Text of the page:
Open Letter to Latinx in Publishing:
My name is Adriana M. Martínez Figueroa, also known as boricuareads on Twitter, Instagram, and Tumblr. On May 27th last year, the first of my posts promoting upcoming book releases from Latinx authors was uploaded to my tumblr page. Even though it still didn’t have the #ReadLatinx tag in it, it was the beginning of my advocacy online to see more books by Latinx authors be actively promoted. I began these posts because I was tired of seeing book lists and recommendation posts that didn’t even mention a single book by a Latinx author. As a recent college graduate, I wanted to apply my knowledge of Latinx Studies as well as Women and Gender Studies into something that I wanted to give freely to others: the opportunity for Latinx readers to find themselves in literature made by people like them.
On June 1st, 2018, I started using the #readlatinx tag on a post promoting my own designs on Redbubble, wherein one of the designs told people to Read Latinx books. From that point forward, I started using the #ReadLatinx hashtag on Twitter and Instagram to promote new releases from Latinx authors. I used the hashtag to promote book announcements from Latinx authors, to congratulate authors, because indeed people needed to Read Latinx authors and books. I welcomed others to use it, and after months of promoting the hashtag and creating graphics and lists, librarians, authors, and booksellers began using the hashtag as well. It’s been more than a year, and I’m proud of the work I’ve done. Indeed, the hashtag was a community effort, because the more people use it, the more books by Latinx we get to see and read.
During this time I’ve also been searching for a job. It could be part-time or full-time, but I needed a job, especially as my grace period to be able to find a job in order to pay off my loans was looming around the corner. One of the jobs I applied to during this time was for Latinx in Publishing’s Internship position for Summer/Fall of 2018. I didn’t get the job, but I didn’t hold it against you all. In fact, the rejection made me want to continue promoting books by Latinx even harder, because I still respect your organization and what it does for Latinx working in the publishing industry.
In March of this year, I had to stop doing the weekly announcements of Latinx releases because making the graphics and then posting them on my social media accounts was getting to be too much, especially since it was all being done for free. This was exacerbated by the fact that Latinx in Publishing had used my hashtag in their own account without even crediting me (see Twitter screenshot from 3/26/2019 attached in image gallery at the end).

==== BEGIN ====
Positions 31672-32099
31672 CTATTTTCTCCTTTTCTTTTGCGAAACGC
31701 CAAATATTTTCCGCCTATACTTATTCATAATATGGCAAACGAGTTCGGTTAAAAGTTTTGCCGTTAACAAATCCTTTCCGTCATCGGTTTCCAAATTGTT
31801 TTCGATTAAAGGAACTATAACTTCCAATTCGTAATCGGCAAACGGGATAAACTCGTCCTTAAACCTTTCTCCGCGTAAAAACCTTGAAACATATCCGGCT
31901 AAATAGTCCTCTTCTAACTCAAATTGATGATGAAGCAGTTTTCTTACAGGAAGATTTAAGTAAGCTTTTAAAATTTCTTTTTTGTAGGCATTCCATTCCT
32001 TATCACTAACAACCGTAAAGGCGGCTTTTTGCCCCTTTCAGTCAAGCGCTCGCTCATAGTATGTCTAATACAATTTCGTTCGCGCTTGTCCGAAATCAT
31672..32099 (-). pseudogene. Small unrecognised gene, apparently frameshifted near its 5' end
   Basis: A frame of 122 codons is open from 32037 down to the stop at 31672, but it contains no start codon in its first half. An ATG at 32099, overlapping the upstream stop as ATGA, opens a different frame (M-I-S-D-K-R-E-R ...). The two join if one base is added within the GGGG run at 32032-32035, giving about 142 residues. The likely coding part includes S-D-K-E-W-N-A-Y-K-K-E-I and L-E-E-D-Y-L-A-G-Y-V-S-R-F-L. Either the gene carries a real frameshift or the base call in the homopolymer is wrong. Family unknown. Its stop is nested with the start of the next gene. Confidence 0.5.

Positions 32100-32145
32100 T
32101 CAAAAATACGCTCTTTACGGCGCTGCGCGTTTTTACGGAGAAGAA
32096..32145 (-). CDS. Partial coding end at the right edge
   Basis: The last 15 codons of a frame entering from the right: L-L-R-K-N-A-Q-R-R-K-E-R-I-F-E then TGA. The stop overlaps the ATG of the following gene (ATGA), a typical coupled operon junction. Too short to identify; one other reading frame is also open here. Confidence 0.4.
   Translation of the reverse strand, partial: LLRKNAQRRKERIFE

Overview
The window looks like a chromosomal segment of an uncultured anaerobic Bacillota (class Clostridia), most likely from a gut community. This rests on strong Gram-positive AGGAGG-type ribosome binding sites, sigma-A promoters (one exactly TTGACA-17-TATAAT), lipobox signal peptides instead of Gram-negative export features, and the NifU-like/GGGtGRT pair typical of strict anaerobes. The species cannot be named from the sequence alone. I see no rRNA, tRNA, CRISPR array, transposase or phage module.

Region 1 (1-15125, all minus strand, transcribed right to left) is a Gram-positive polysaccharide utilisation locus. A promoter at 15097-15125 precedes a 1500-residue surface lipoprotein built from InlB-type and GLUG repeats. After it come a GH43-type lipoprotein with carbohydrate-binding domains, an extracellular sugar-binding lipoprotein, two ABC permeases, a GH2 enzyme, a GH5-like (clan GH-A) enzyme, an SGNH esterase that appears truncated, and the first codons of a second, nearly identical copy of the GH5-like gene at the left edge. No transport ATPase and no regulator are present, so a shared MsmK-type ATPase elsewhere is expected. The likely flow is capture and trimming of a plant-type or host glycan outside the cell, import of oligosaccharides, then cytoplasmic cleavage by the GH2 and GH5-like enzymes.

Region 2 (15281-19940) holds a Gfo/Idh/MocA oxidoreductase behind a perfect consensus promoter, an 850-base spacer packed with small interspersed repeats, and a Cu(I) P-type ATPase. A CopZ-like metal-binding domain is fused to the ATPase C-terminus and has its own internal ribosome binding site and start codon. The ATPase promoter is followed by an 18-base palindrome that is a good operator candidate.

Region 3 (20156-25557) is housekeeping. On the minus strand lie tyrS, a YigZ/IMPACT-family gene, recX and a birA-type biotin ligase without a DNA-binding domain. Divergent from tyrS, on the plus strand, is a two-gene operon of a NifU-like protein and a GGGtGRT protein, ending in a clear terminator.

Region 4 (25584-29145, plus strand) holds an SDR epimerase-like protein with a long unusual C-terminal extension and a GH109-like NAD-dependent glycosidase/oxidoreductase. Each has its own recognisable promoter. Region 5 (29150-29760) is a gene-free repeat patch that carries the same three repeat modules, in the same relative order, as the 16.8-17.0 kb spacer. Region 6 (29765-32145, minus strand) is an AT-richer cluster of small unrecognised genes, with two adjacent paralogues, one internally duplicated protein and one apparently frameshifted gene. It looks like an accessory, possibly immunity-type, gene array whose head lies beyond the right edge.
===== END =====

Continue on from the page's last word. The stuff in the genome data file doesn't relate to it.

That same day I decided to stop posting new releases weekly, and just focused on my seasonal masterposts. Latinx in Publishing had been using my free labor and posting it on their own account, so I cut off the weekly posts as to not facilitate that from happening anymore. Around the same time I stopped posting my weekly announcements, Latinx in Pub began making their own graphics to announce new releases from Latinx authors and illustrators (Latinx in Publishing’s first post with a graphic wishing congrats on a book release was on 3/19/2019 for The Universal Laws of Marco, also the first time Latinx in Publishing used the #ReadLatinx).
This week, Latinx in Publishing announced they were going to be launching a pre-order campaign for tote bags in their website, I assume to raise money for the non-profit organization which I support. However, one of the designs said “Keep Calm and Read Latinx” (see image attached in gallery, taken from Latinx in Publishing’s Facebook account).
Latinx in Publishing purposefully used the hashtag I created and still use online without even trying to contact its creator that they were going to use it to raise funds for the organization. It’s incredibly hurtful for an organization I respect as much as I do to not even verify if its creator would permit the usage of a phrase/slogan in their own merchandise. This move especially hurts when I’ve been unemployed for almost two years all while giving free labor online. I would’ve said yes to using it if Latinx in Publishing even once credited me for my labor, which they’ve not done.
I know what my work is worth. I do not wish for my labor to be erased. I wish for my work to be respected in the same way I’ve respected your organization and its efforts.
Adriana M. Martínez Figueroa